Twenty years since my Valentine’s Day loss

Valentine's Day (Photo by Debby Hudson on Unsplash via Jewish News)
Valentine's Day (Photo by Debby Hudson on Unsplash via Jewish News)

20 years ago, on Valentine’s Day I stood in my kitchen in Manchester sharing a cigarette with a friend, something which I hadn’t done for almost 10 years. 

I’d just suffered a miscarriage and she’d come over to comfort me. 

I was 31, newly married and desperate to have children. 

I’d fallen pregnant fairly easily, almost as soon as we’d planned. 

When I took my first (of many…it became an addiction) pregnancy test and it was positive, I was absolutely elated!

I couldn’t have been happier. 

The lines on the test were quite faint, however, something which I’ve never forgotten. Was it a sign of what was to come?

I was reassured by all the health professionals that it was nothing to worry about. It didn’t matter. 

I embraced my newly pregnant state. I finally had that which I’d always yearned for. 

I was ultra careful about everything. I made sure I ate properly and got enough sleep. I even refused to dye my hair in case it affected the foetus’s development. I was one of those irritating women, pregnant with her first child. 

I was careful not to tell too many people about my condition. I’d wait until my 3 month scan before doing so. 

Sadly, that scan never materialised. 

At around 10 weeks, I started to bleed. Nothing major, just a bit of spotting. 

I panicked and immediately phoned the hospital. They told me to come in straight away for a scan. 

In order to prepare for the scan, I had to drink an inordinate amount of water beforehand. 

By the time my appointment came around and I was led into the scanning room, I was absolutely bursting for the loo. 

I lay there, desperately trying to hold it in, while I watched the screen as the scan got underway. 

I then turned my attention to the radiographer’s face. It was blank. 

She stopped what she was doing, left the room and returned a short while later with another radiographer. Together, they studied the screen. I don’t actually think they were looking for signs of life. I think they both knew that the life inside me had gone, and they were trying to find the words to tell me.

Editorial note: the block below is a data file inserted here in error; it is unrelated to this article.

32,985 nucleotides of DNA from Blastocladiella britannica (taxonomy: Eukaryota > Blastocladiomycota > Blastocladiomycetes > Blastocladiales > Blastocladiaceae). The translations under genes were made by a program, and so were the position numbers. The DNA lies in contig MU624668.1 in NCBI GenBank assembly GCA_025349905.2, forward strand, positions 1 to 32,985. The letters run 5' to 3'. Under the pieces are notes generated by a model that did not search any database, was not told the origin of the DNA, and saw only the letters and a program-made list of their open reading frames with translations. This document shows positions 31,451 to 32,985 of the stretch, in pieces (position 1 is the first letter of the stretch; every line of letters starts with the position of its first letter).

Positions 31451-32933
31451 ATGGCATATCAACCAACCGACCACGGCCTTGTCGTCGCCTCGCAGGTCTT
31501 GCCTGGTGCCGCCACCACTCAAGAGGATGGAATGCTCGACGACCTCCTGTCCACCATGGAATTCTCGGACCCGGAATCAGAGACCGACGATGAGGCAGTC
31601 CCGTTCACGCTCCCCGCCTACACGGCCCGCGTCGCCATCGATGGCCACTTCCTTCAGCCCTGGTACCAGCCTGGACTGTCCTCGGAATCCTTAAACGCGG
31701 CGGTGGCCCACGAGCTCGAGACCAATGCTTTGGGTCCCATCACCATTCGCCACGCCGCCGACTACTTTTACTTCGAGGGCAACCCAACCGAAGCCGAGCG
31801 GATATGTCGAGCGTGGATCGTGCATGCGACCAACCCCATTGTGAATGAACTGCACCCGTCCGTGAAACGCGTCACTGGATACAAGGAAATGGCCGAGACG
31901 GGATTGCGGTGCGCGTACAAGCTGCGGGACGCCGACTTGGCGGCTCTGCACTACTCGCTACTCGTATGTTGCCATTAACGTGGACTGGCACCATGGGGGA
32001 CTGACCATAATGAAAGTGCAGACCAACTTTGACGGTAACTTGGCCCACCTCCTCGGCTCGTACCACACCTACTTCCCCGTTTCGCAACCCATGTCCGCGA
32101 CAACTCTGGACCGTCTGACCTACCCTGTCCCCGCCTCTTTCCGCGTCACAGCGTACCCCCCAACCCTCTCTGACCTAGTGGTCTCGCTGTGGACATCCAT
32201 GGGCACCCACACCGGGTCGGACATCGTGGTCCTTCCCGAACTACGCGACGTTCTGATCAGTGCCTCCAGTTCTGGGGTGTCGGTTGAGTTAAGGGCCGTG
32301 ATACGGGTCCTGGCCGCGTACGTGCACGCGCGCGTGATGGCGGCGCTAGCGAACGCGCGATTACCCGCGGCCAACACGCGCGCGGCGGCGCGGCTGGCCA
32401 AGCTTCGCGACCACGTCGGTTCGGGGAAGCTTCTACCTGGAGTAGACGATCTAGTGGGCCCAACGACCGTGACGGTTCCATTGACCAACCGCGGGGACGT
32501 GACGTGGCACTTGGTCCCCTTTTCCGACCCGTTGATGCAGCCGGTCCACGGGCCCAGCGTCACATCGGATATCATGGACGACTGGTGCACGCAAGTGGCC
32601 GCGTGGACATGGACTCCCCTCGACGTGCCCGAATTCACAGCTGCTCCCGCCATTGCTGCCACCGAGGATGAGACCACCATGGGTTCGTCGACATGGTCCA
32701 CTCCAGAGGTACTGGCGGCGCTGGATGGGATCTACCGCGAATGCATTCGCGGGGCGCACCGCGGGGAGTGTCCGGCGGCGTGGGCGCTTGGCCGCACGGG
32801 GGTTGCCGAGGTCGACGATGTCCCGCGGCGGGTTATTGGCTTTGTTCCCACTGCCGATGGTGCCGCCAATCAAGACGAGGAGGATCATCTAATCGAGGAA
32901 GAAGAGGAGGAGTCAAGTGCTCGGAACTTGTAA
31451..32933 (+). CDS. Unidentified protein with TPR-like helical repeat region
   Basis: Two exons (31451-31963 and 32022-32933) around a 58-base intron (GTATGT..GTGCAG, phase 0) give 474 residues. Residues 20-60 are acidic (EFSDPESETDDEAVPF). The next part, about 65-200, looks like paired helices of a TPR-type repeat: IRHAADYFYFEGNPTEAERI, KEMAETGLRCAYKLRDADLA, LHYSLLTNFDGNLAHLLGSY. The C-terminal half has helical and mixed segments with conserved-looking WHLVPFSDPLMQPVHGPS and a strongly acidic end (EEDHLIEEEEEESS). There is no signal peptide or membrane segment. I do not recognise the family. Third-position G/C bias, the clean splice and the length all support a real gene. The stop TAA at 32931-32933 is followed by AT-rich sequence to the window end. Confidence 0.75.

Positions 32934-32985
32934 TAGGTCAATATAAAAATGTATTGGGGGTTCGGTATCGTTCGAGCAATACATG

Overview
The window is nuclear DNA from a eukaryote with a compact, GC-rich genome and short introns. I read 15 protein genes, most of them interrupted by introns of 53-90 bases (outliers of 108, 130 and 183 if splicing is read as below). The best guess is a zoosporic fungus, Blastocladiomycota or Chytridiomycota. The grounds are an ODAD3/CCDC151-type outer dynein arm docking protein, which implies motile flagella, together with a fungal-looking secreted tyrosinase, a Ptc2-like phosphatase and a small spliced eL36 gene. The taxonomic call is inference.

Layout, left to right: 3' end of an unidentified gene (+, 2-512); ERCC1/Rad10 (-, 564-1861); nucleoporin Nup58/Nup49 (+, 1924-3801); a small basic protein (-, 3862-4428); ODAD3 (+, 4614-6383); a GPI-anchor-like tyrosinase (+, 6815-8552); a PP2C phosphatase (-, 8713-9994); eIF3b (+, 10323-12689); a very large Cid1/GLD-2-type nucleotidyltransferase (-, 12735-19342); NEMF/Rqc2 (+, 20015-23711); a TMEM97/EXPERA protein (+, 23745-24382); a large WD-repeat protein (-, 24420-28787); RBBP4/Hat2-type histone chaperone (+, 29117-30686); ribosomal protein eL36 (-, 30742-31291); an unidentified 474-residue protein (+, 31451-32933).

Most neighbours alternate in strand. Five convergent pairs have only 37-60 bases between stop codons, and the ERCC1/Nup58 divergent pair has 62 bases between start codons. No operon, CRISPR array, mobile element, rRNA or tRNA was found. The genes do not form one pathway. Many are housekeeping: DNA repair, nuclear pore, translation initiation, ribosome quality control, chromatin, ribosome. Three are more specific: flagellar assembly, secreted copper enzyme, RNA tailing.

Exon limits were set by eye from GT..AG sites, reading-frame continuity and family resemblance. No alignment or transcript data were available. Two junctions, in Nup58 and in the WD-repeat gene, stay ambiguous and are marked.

When one of them confirmed my worst fears, I was devastated. Devastated by the loss and devastated by the embarrassment of having just wet myself.

I never wanted to leave that room. 

When I eventually plucked up the courage to do so,I was forced to make my way through a waiting room full of pregnant women. 

That part was the hardest. Seeing all of those women sitting there with their swollen bellies. 

I don’t remember much after that. 

I was given various options and opted for the one which seemed to be the least invasive. I took something which caused my body to expel the embryo. 

The pain was unbearable. I joked that I wasn’t even going to have a baby at the end of it all…my husband who’d remained at my side throughout it all didn’t laugh. 

Later that evening my friend came over. She gave up her Valentine’s Day evening out with her husband to see me. We stood together in the kitchen and shared a cigarette. 

I cried. 

My husband and I only had 1 Valentine’s Day together before my miscarriage.

It’s hard to believe that 20 years have passed since that horrendous day. 

20 sad Valentine’s Days together. 

About the Author
I’m a British lawyer from Manchester. I made aliyah in 2016 and now live in Netanya with my husband, 3 children and 3 dogs. As I wasn’t able to pursue my legal career here in Israel, I started a small business editing English language papers for academics. I also write short stories or ‘blogs’ about the trials and tribulations of my new life.
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